Overworking is glorified in today’s day and age. It’s not uncommon to hear stories from overworked entrepreneurs that sound a little something like this: “I worked 80 hours a week, never took a vacation, and worked on the weekends. I worked while I had the flu and missed my nephew’s college graduation in order to get my business off the ground. No pain, no gain.”
It’s certainly admirable to work hard to get a new business started. However, it’s easy to fall into a trap based on a false assumption: “If you’re suffering, it’s working.” But is overworking actually beneficial or necessary when starting a new business?
To be completely honest, some personal sacrifice is likely necessary to get a business idea rolling, especially if you’re solo. You may have to work a weekend or two and move around some plans to complete the essential tasks.
That being said, there is no benefit to orchestrating your life solely around the success of your business. In fact, overworking yourself can put your personal well-being — and your business — in jeopardy.
Overworking Can Ruin Your Health
Researchers from University College London found that individuals who work more than 55 hours per week have a 13% greater risk of a heart attack. They are also 33% more likely to suffer a stroke when compared to people who work 35–40 hours per week. Workplace stress has also been shown to cause sleep deprivation for 66% of American workers.
So, that begs the question: How can you be the most effective business owner possible if you forfeit your health in the process?
The simple answer is that you can’t. No matter how important your work may seem, it’s still essential to make time for proper health activities. You need restful sleep, healthy eating, and frequent exercise. In one study, “sick” workers who drastically improved their health over the course of a year increased their personal productivity by 10.8%. In other words, by making your health a priority, you are investing in your business.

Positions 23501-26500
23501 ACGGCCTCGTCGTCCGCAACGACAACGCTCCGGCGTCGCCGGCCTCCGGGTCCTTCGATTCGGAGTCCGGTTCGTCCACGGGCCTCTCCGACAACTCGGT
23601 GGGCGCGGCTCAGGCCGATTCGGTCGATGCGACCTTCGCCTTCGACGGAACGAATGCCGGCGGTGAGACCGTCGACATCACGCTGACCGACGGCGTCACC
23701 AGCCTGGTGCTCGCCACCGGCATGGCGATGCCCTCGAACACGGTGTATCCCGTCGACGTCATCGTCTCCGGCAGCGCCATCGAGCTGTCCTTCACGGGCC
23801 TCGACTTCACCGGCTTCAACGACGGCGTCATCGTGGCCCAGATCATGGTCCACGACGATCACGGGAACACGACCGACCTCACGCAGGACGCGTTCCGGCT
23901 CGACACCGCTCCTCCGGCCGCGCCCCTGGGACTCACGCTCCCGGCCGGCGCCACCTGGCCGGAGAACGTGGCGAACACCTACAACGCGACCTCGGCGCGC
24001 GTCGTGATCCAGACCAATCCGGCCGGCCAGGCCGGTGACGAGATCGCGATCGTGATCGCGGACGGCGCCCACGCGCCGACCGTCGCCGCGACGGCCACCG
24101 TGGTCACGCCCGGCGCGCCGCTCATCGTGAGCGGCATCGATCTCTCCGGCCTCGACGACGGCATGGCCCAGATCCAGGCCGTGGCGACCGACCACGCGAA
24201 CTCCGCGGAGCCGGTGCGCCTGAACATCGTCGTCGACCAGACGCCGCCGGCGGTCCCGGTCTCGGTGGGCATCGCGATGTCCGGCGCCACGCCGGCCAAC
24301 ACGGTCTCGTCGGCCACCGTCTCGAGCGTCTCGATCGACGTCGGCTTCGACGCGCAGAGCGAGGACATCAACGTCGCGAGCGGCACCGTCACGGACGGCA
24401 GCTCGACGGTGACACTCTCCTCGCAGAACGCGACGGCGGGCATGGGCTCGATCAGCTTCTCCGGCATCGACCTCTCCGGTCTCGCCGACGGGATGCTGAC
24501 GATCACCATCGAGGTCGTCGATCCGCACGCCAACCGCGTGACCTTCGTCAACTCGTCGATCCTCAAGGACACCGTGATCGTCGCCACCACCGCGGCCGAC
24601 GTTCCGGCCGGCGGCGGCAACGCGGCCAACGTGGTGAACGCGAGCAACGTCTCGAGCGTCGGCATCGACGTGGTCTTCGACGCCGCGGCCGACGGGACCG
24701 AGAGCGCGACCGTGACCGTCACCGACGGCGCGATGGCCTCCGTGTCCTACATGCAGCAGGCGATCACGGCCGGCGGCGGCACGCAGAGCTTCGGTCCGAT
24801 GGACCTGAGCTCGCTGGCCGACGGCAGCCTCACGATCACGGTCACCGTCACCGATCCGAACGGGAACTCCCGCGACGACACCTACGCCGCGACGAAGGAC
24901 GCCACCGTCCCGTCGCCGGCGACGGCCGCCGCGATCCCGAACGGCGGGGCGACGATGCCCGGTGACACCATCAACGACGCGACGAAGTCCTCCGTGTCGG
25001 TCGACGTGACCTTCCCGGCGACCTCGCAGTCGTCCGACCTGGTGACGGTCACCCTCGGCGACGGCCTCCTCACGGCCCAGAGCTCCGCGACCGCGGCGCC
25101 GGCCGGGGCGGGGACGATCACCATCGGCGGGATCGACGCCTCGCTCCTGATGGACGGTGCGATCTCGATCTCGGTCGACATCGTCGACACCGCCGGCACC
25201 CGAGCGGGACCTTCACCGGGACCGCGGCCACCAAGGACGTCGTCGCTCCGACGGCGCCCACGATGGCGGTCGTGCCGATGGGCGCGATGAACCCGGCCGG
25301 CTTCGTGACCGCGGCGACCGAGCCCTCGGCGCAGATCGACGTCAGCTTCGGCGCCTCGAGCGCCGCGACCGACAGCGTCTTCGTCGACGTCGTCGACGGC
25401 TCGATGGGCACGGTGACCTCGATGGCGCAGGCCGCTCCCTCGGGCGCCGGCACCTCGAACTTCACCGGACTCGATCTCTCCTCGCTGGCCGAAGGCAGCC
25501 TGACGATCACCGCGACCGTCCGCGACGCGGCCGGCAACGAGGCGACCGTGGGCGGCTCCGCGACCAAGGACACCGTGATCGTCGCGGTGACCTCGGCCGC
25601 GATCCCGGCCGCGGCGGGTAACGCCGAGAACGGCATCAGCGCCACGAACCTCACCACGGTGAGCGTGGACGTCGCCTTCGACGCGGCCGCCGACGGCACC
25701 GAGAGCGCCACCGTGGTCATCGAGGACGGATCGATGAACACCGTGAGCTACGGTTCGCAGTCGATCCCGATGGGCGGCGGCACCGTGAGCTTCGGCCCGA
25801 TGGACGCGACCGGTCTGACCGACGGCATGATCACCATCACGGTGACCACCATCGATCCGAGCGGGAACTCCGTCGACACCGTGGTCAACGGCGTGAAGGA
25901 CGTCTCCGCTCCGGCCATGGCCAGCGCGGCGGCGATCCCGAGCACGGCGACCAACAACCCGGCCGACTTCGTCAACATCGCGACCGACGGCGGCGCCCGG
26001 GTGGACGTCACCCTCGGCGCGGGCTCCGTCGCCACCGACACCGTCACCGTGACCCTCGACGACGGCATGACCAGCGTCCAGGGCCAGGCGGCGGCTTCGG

Overworking Can Ruin Your Relationships
According to the American Stress Institute, 54% of workers report that workplace stress has a negative impact on their home lives. Additionally, 76% report that workplace stress has a negative impact on their personal relationships.
When it comes to marriage, the statistics are even more distressing. The University of North Carolina at Charlotte conducted research on couples where one spouse was considered to be a “workaholic.” They found that women with workaholic husbands reported feelings of emotional withdrawal and marital estrangement. They were far more likely to get divorced (55% divorce rate) than the wives of non-workaholics (16% divorce rate).
No job — not even the dream job of running your own business — is worth losing family and friends. That’s why it’s important to prioritize spending time with your loved ones. Make room to celebrate special events and milestones in their lives. If that means taking a weekend trip or an evening off, it’s worth it.
Overworking Decreases Productivity
Did you know that happy people are 12% more productive than unhappy people? And that’s a conservative estimate! Researchers also found that taking breaks and time away from work improved people’s capacity for creativity and problem-solving. So, contrary to conventional wisdom, taking the time to enrich your life also enriches your business, whether you realize it or not.
The truth is when we prioritize our health, relationships, and happiness, we’re improving our overall well-being. That means that we are sharper, more focused, and better able to do our best at work. That’s true whether you work a desk job, as a contractor, and yes — even as a small-business owner. So, make sure you are taking time to properly rest and recharge on a regular basis. Your business will thank you!